December 24, 2012

Test subject #1 enters the chamber

by Niklas Hansson

So after careful preparation and planning our test chamber is now ready for it’s first test subject #1 which we all hope will last longer than he did the Project Temporality timeline. If we somehow manage to reach #87 in the chamber it probably means we are so old that the game won’t run on any hardware anymore. But then we aren’t conducting secret time manipulation experiments in the further parts of the solar system so we think it will be ok :)

Anyway the addition of another pet is a nice addition to our office and a great morale boost which we could use as we are in getting things done(tm) mode and any breaks are welcome. But we are progressing well and our updates here will only become more and more frequent as we are growing nearer to one of our big deadlines.

Meanwhile you can enjoy observing our first test subject and more game related posts will appear shortly.

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December 14, 2012

Time in Project Temporality

by Niklas Hansson

So for this week we want to talk to you about the concept of time in Project Temporality and how it all works. But first lets talk about how time is considered to work in the real world. This comes down to the question of what does time really mean ? The core concept of time is entropy, so as time moves forward the amount of energy and therefore matter in the universe will continually decrease. There is no theory or process known to man which can stop or reverse this entropy. The amount of matter in the universe is constantly decreasing since the big bang and in an absolute insane amount of time there will be no more matter left in the universe. This is what we call time, this constant decrease of energy in the universe until it reaches zero.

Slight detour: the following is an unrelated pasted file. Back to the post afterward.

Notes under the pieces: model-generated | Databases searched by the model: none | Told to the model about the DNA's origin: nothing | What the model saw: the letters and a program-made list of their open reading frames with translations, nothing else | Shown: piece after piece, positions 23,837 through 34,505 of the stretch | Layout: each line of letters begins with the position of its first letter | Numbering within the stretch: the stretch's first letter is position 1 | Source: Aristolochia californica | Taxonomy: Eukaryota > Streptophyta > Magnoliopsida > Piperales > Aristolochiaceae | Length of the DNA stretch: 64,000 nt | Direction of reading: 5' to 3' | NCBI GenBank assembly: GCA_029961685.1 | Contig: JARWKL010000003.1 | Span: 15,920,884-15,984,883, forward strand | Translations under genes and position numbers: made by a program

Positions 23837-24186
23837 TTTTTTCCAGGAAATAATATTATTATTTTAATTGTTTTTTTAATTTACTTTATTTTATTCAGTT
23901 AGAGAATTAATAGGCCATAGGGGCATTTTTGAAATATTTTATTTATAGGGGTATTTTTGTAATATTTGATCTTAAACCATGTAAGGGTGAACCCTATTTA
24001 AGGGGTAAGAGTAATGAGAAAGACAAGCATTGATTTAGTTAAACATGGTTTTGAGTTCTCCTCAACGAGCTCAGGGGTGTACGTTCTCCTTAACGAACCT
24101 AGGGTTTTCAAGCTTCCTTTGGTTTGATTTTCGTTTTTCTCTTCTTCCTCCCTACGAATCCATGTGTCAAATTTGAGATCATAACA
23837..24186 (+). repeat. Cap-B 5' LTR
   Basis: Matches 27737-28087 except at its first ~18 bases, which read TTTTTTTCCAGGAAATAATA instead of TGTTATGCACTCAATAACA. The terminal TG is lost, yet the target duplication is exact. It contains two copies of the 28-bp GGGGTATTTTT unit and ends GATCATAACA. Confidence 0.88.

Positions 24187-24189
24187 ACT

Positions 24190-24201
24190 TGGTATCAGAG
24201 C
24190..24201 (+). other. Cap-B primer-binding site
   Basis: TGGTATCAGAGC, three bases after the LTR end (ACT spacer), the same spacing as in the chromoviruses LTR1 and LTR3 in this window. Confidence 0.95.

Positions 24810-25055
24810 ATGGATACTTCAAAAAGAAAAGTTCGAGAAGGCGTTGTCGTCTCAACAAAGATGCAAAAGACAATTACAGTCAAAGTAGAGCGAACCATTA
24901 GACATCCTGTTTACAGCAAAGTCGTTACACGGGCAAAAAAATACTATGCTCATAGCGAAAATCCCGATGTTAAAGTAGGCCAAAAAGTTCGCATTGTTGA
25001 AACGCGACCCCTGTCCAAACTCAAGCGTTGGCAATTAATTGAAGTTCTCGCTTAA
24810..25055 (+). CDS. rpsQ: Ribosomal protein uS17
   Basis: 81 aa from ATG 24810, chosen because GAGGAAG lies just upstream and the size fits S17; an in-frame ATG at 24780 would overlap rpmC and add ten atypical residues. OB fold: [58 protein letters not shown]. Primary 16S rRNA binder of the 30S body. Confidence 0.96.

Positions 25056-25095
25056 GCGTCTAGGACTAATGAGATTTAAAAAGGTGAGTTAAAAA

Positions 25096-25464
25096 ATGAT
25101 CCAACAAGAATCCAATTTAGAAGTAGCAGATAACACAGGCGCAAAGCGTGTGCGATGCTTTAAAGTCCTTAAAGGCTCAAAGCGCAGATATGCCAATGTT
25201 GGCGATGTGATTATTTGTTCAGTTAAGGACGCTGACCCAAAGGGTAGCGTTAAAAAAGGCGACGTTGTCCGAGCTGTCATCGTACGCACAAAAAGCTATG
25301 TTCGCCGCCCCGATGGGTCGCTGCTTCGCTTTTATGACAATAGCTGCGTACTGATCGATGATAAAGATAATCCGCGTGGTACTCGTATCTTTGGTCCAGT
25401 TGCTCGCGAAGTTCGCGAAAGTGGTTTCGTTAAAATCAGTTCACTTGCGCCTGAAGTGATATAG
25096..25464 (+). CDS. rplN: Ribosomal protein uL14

This is tied into the “Arrow of time” concept which means that time is an arrow that can only go in one direction as straight as a arrow until the end of the universe. This is probably the easiest time concept to understand for the laymen, time keeps going forward no matter what we do and we can’t stop it or change it. Except that in the world of Project Temporality we somehow have managed, or have we ? It can be thought of that going back in time does not reverse the direction of the arrow instead you go back to an earlier position along the arrows path and starts over from that position but the arrow still only goes in one direction. Of course all of this is highly theoretical, like the theory that at every possible moment of choice parallel universes are created for all of our choices and those going back into time to do another choice does not really change the universe you resides in but instead changes which universe you perceives. This creates a branching arrow instead where going forward new universes are spawned constantly like a tree is growing except there needs to be one universe for every choice every single person does.